Despite The Croods becoming a huge hit in early 2013, Dreamworks' previous effort Turbo became one of their least profitable films of recent memory, which was even more of a blow so soon after their 2012 bomb Rise of the Guardians. It's time yet again to see if they can get back on their feet; with their new animated film adaption of the 1960s cartoon Peabody's Improbable History.
Despite being the world's smartest dog, Mr. Peabody (Ty Burrell) faces a greater challenge with fatherhood, particularly when he risks losing his adopted son Sherman (Max Charles) after a fight with a school bully. Peabody's attempts to spark a friendship between Sherman and his bully Penny (Ariel Winter) lead her to discover their secret WABAC time machine, resulting in Penny being whisked away to Ancient Egypt. In their attempt to rescue her, Peabody and Sherman begin to face greater troubles as they inadvertently damage the space time continuum, leading to a literal race against time to restore a number of broken timelines and save the universe.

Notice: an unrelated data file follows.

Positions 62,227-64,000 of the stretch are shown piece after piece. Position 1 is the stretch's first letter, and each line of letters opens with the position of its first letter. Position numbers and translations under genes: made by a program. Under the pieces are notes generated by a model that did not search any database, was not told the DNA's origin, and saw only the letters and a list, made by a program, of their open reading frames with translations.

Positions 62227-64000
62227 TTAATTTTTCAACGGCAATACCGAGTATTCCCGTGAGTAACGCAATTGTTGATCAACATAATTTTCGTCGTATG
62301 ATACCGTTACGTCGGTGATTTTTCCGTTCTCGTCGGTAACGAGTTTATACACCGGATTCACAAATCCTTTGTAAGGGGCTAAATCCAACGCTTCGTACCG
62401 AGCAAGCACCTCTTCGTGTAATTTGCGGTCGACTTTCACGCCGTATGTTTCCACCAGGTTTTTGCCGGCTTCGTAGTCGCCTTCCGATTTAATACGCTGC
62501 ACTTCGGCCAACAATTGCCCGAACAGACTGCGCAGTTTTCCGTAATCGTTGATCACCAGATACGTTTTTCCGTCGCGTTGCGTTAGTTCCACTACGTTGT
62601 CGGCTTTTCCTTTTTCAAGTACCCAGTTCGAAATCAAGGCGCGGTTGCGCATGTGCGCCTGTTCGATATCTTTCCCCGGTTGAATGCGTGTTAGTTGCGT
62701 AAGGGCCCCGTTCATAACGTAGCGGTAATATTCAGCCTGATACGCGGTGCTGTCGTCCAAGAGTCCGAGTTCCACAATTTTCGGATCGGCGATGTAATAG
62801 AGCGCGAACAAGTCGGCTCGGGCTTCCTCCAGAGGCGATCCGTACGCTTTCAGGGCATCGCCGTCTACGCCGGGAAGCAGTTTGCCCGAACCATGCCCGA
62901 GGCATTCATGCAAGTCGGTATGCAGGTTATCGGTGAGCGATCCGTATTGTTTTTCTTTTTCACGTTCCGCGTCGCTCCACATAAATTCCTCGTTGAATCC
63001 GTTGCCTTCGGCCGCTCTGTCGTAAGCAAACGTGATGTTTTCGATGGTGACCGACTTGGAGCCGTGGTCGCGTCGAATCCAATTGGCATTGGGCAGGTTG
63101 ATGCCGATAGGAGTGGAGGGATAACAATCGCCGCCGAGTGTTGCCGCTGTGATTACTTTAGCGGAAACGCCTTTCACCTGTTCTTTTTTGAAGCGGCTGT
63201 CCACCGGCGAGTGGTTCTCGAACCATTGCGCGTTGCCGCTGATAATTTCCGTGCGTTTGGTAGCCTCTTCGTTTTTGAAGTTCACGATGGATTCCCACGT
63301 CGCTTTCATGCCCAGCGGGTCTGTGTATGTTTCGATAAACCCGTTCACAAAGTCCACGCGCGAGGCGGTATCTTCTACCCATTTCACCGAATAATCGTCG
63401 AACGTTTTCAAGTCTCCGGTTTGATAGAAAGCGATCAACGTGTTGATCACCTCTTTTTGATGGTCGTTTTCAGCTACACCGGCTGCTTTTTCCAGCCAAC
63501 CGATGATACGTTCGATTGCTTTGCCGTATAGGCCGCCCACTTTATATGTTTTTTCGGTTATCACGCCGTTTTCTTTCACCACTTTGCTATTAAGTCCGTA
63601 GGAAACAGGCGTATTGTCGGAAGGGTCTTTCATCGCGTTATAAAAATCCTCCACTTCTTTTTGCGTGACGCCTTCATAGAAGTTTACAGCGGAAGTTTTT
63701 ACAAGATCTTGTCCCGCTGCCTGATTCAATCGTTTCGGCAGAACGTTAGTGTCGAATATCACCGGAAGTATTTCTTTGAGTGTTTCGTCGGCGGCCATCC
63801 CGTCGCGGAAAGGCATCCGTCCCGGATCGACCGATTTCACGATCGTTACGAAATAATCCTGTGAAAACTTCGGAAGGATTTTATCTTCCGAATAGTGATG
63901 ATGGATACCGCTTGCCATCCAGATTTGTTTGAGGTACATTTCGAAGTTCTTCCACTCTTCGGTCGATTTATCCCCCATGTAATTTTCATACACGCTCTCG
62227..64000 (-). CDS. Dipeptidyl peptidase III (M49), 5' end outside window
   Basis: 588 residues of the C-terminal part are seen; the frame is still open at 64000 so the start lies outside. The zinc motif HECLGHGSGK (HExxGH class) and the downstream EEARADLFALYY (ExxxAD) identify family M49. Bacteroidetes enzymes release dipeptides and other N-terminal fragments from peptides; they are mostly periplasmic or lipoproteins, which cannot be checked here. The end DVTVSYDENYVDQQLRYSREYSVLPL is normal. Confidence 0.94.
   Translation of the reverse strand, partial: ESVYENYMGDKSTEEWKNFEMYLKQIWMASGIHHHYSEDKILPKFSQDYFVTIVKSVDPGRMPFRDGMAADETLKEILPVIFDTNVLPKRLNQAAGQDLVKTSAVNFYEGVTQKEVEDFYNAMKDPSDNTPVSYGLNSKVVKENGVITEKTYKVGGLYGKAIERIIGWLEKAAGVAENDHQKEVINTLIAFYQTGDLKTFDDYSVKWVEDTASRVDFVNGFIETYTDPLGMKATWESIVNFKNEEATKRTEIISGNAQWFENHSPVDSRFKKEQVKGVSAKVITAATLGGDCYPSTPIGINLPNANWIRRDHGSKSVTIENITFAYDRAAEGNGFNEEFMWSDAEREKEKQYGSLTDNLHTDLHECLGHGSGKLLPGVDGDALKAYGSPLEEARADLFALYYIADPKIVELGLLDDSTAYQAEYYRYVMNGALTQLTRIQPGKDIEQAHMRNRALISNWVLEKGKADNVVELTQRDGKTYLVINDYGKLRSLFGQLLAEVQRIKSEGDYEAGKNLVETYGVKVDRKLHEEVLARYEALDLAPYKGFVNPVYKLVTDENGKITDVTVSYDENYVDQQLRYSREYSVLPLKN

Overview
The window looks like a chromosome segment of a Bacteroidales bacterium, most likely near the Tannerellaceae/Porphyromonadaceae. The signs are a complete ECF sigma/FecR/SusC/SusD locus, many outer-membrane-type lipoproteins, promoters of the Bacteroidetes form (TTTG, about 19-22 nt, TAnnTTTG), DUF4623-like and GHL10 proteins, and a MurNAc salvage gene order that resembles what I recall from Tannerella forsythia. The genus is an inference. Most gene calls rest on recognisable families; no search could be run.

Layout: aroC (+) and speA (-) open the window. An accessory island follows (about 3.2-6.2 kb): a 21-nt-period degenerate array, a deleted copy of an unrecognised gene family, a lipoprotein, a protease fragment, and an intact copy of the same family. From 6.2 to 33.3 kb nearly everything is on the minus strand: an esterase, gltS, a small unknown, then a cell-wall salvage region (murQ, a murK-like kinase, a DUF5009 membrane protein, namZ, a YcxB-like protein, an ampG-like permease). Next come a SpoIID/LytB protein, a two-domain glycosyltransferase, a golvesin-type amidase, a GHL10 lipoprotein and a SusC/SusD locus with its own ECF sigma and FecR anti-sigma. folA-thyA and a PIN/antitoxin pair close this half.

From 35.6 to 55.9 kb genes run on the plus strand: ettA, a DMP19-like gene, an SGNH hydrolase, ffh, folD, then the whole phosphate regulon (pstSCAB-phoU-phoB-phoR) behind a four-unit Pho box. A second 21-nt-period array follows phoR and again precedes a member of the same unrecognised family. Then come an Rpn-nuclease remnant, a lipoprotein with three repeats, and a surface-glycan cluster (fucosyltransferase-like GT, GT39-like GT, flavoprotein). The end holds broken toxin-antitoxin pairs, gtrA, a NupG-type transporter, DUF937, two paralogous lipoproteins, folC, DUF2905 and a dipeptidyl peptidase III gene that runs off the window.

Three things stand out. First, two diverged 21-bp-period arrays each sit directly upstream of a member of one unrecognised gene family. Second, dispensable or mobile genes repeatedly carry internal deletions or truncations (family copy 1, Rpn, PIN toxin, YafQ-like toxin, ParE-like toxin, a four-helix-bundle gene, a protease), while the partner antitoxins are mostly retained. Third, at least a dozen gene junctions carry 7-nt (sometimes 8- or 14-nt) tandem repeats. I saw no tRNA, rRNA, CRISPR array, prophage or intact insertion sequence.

A zany time travel plot and gorgeous visuals make Peabody & Sherman a thoroughly appealing fare for children, but it boasts enough wit and charm to provide a similar appeal to adult audiences. Intertwined with the time travel antics is a satisfying father-son storyline, with some really strong moments beautifully performed by Burrel and Charles respectively. The relationship between Sherman and Penny is perhaps a little too unbalanced, and it's difficult to fully connect with it when Penny herself is an extremely unlikeable character.
The stronger focus on Peabody being a father instead of Sherman being his 'pet boy' isn't 100% faithful to the original cartoons, but to say it's inferior would be a lie without a doubt. When it comes to this side of the plot, everything is handled carefully and wonderfully - the balance of genuine emotion and comedy is relatively flawless. Sadly the slipup comes with the time travel aspect, which lacks focus and a solid pace. This is particularly evident in the film's climax, which is far too sudden, contrived and a little random to make for a satisfying ending to the previously established tension.
Mr. Peabody & Sherman is heartwarming and aesthetically flawless. It's also built round a solid script with witty dialogue and some excellently timed jokes - it's a shame some parts of the story feel a little underwhelming. There's two main elements to this story; Peabody and Sherman's relationship and the journey through time. The former is handled excellently, but the latter could've been better.